“Had I been governor, I would have appointed someone in the mold of Senator John McCain such as Cindy McCain or Grant Woods who have a history of independence and bipartisanship. Jon Kyl has served as Brett Kavanuagh’s “sherpa” through the nomination process and will undoubtedly vote for his confirmation which puts many rights we take for granted at risk, chief among them are women’s reproductive rights, civil rights, voting rights, environmental rights and workers rights. It is important, now more than ever, to elect strong governors who will oppose a dangerous and reckless Trump Administration.”
Sen. McCain died Aug. 25 after battling an aggressive form of brain cancer.
Ducey had said he would not name a replacement until after McCain's funeral, which was held this past weekend.
Kyl, who served with McCain from 1995 to 2013, could possibly serve in the Senate until the general election in 2020.
"He will serve at least through this session of Congress, and it is my hope he will serve longer," Ducey said.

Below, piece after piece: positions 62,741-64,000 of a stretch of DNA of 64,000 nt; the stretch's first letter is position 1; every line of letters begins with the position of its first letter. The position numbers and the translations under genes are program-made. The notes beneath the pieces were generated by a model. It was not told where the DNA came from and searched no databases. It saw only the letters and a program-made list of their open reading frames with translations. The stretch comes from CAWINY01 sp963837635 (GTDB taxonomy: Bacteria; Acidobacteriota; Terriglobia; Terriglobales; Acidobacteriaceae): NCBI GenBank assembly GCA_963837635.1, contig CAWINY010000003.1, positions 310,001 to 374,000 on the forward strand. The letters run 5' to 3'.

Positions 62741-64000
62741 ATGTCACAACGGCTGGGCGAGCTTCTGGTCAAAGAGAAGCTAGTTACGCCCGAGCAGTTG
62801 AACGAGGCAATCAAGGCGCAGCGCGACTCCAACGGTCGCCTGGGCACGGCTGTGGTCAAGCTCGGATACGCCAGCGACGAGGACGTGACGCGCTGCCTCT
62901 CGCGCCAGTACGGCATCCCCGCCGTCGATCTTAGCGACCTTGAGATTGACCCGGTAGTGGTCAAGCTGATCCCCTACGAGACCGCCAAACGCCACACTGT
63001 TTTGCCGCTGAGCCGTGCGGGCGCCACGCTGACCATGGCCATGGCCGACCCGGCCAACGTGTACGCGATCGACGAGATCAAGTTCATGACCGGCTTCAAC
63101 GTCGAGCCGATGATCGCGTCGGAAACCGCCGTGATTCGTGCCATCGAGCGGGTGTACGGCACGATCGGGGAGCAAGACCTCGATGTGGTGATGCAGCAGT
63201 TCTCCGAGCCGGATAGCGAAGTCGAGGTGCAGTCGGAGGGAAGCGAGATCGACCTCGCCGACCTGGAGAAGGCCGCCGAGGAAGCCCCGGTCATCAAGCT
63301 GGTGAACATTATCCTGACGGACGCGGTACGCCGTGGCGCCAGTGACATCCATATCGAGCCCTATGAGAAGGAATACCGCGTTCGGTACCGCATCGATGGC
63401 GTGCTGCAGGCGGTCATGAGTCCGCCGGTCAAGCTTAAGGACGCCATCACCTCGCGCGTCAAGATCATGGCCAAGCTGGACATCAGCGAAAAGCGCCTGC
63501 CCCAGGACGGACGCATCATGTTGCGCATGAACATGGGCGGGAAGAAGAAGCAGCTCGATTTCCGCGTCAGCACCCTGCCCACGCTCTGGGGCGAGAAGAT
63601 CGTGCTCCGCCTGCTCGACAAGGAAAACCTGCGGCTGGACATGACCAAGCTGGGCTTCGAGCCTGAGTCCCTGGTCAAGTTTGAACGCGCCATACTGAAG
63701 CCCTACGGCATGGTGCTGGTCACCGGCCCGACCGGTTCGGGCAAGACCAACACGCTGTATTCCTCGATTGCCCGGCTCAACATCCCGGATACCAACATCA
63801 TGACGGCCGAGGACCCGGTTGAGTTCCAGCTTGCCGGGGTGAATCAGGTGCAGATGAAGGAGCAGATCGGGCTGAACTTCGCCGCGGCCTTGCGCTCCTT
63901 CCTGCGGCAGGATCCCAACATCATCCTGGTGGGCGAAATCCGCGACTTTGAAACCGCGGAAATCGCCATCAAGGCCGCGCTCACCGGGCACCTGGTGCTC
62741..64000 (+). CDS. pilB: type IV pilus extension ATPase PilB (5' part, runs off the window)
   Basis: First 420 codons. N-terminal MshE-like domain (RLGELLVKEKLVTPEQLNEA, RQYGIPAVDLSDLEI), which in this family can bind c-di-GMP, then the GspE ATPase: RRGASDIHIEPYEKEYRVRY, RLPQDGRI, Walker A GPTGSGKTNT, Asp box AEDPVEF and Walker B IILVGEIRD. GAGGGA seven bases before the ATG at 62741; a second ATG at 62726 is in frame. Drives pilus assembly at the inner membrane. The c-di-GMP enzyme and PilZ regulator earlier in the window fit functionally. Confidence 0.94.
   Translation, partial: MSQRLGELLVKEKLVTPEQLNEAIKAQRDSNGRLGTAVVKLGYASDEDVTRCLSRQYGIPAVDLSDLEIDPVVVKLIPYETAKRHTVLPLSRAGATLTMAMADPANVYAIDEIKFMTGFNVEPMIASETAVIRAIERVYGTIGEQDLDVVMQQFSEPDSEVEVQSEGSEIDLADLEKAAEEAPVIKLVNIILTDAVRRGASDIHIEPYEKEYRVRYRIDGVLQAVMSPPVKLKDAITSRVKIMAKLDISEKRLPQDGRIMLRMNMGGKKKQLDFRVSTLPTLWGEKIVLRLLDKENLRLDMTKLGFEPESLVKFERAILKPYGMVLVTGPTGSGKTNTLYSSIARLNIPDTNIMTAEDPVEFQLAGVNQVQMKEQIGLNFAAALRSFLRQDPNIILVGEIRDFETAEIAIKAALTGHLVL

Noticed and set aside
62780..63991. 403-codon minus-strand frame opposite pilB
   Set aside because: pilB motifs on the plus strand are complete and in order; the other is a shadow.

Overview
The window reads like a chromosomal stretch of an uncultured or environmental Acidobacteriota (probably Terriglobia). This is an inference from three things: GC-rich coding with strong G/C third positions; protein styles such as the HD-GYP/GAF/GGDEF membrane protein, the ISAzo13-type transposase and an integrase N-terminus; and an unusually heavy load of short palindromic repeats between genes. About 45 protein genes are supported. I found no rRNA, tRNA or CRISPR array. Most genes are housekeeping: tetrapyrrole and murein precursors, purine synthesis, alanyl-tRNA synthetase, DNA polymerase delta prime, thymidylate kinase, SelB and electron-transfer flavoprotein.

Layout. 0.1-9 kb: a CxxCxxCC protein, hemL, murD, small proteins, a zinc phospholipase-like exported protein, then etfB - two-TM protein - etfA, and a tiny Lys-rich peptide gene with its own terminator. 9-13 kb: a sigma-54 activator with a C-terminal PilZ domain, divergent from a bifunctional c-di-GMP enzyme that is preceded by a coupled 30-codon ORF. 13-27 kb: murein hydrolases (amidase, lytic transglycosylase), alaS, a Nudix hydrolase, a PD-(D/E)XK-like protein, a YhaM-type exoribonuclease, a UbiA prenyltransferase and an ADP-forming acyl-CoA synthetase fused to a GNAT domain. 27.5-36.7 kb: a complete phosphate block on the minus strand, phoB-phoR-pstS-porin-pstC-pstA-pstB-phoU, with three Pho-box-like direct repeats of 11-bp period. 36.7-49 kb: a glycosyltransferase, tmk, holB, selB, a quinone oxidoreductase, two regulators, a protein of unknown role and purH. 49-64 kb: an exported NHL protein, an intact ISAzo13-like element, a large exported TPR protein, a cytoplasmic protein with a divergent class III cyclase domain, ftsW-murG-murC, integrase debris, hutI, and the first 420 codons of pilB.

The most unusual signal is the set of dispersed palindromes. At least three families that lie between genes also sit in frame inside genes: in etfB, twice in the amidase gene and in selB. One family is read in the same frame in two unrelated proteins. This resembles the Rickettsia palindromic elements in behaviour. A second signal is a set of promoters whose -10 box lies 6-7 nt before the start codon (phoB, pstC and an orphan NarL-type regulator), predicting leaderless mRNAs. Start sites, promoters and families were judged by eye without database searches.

He will then have to stand for re-election two years later in 2022. That's when McCain's current term is set to expire.
Many names had emerged as possibilities to fill the Senator's seat, including Cindy McCain, former Reps. John Shadegg and Matt Salmon, and former Arizona attorney general Grant Woods.
In the year since McCain was diagnosed with brain cancer, Ducey -- who faces a tough re-election race this year -- had refused to talk about who he might appoint to the seat. However, he had said anyone who lobbied for the appointment before the senator's death would be disqualified.
In December 2017, amid rumors McCain was considering resigning his seat, Ducey sent a harsh message to politicians lobbying for him for the appointment. He said on KTAR radio that those people, whom he did not name, have "basically disqualified themselves by showing their true character."
Jon Kyl served in the U.S House from ‘87-‘95 and the U.S. Senate from ‘95-2013. Most recently he’s been helping President Donald Trump's Supreme Court pick, Brett Kavanaugh, get nominated. Now, Senator Kyl can cast a vote for Kavanaugh’s confirmation
Years ago, before his retirement, Kyl served as the Senate Minority Whip, the second-highest position in the Republican Senate leadership. He also works for the lobbying group at the law firm Covington & Burling.
Back in 2011, Kyl announced his intentions to retire from public service in 2013.